A resume should be about achievements.
It’s not about what you are supposed to do, or what you are hired to do, but what you have done that shows you go above-and-beyond the call of duty.
By describing the “how” part of your achievement, the reader of your resume thinks, “I want that person to do those kind of things for me too!”
And that, is what gets you an interview!
Many people now understand that achievements are important, so they write their achievements like this:
- Increased sales by 15% in 2010. Or…
- Coordinated a special event attended by 200 people.
But that’s just the result. It doesn’t tell the whole story.
Take a look at the female above.
Apart from the obvious “wow factor”, when you see this woman you are seeing an end result. Just like those items in your resume, many people will fail to see a connection between what she looks like and her journey to get there. In fact, there will be people who will dismiss this result as the work of a photographic team, PhotoShop expert and a range of stylists.
But what if I told you that it took 18-months of unrelenting sweat and toil to achieve this result? What if I told you that this person lost 80 kilos over those 18 months? Or that following her extensive weight loss and exercise regime she no longer needed daily insulin? Now you’d really look at that person and say “WOW!” This is because information has been unlocked and revealed to you. By sharing this information, you appreciate that this person really had to overcome some challenges to achieve this result.
That’s exactly what you should do when writing your resume. Encapsulate the entire picture.
And that’s why “before and after” pictures like this work so well for the weight loss industry, and when marketing an intangible.
The weight loss industry knows that people who need to lose weight don’t relate to the “after” picture because they have no sense of where the person started. But feature the “before” picture and every overweight person who has gone on a diet knows the sacrifice and determination needed to get to the “after” state.
And that’s where the achievement is.
The value is in the effort expended to get there.
So, let’s look at those two bullet point examples again.
- Increased sales by 15%.
Just how good is 15%? It’s not very good if the industry average for the year was 45% is it? But it would be exceptional if last year’s sales were flat and stalled and had been that way for a while. Consider this revised bullet with the added value of a “before” picture.
- Reversed three years of sales in decline by generating a sales increase of 15% over target. Personally developed a communications program designed to win back from competitors, 19+ customer accounts via an offer of iron-clad customer service and product quality guarantees.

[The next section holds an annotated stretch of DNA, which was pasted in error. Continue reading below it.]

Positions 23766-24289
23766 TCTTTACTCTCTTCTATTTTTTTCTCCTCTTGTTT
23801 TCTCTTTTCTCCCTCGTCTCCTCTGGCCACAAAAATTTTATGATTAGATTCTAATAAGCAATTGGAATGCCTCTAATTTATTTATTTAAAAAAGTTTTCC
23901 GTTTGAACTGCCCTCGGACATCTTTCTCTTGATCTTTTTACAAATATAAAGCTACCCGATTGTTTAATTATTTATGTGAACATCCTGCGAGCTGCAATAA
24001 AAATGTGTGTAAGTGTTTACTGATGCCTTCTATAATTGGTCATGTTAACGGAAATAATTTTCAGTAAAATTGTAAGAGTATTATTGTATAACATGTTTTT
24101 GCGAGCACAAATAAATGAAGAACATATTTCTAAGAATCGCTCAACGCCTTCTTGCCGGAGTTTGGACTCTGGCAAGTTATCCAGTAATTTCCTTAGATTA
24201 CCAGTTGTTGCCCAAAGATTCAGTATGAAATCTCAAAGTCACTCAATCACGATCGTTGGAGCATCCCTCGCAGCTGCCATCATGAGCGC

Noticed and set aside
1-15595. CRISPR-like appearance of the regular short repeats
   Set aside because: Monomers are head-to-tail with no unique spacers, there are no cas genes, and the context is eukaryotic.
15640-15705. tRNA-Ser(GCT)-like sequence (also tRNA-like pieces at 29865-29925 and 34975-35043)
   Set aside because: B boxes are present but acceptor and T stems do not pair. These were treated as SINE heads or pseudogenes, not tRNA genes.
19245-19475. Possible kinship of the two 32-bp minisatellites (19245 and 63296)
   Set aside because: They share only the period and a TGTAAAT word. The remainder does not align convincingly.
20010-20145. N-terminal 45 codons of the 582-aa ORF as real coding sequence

Now we have the “before and after” picture. The reader of the resume understands clearly that increasing sales by 15% was excellent, but it bumps the achievement up to the level of sensational when the decision maker acknowledges that this individual did something that hadn’t been done for three years and won back lost customers in the process. Now that’s what employers’ want. The tantalising picture of how this person could solve their company problems too!
Let’s look at our second bullet point: “Coordinated a special event attended by 200 people”.
Anyone who has ever arranged any sort of party, meeting or gathering knows this work can be a nightmare. Dealing with people who have different wants, needs, culinary requirements, travel and accommodation preferences or are just plain picky, can be a migraine-inducing affair. And yet, the bullet point provided sounds almost like the writer can barely conceal a stifled yawn. If you describe your achievements in a way that it looks like anyone is capable of doing that task, then how is a decision maker supposed to understand why you are special and worthy of an interview?
- Overcame a multitude of changing priorities in the lead up to the Global Widget Conference of 2011 attended by 200 delegates. As the official “go to” person for all troubleshooting surrounding logistics, catering, travel, audiovisual, staging and guest speakers, despatched rapid-fire solutions to deliver the conference within three-week deadline on a tight $50K budget. Project management of the event was praised universally by attendees and management, and cited by the General Manager as the “best ever Widget Conference”.
Impressed now? We now get the full before-and-after picture. Not just coordinated, but overcame a multitude of changing priorities. And the result: delivered on time, to a small budget and praised by everyone is the cherry on the cake.
Take a good look at your resume now. Does your presentation look like the pretty woman above, or are you unlocking the secrets by giving the full weight-loss success story?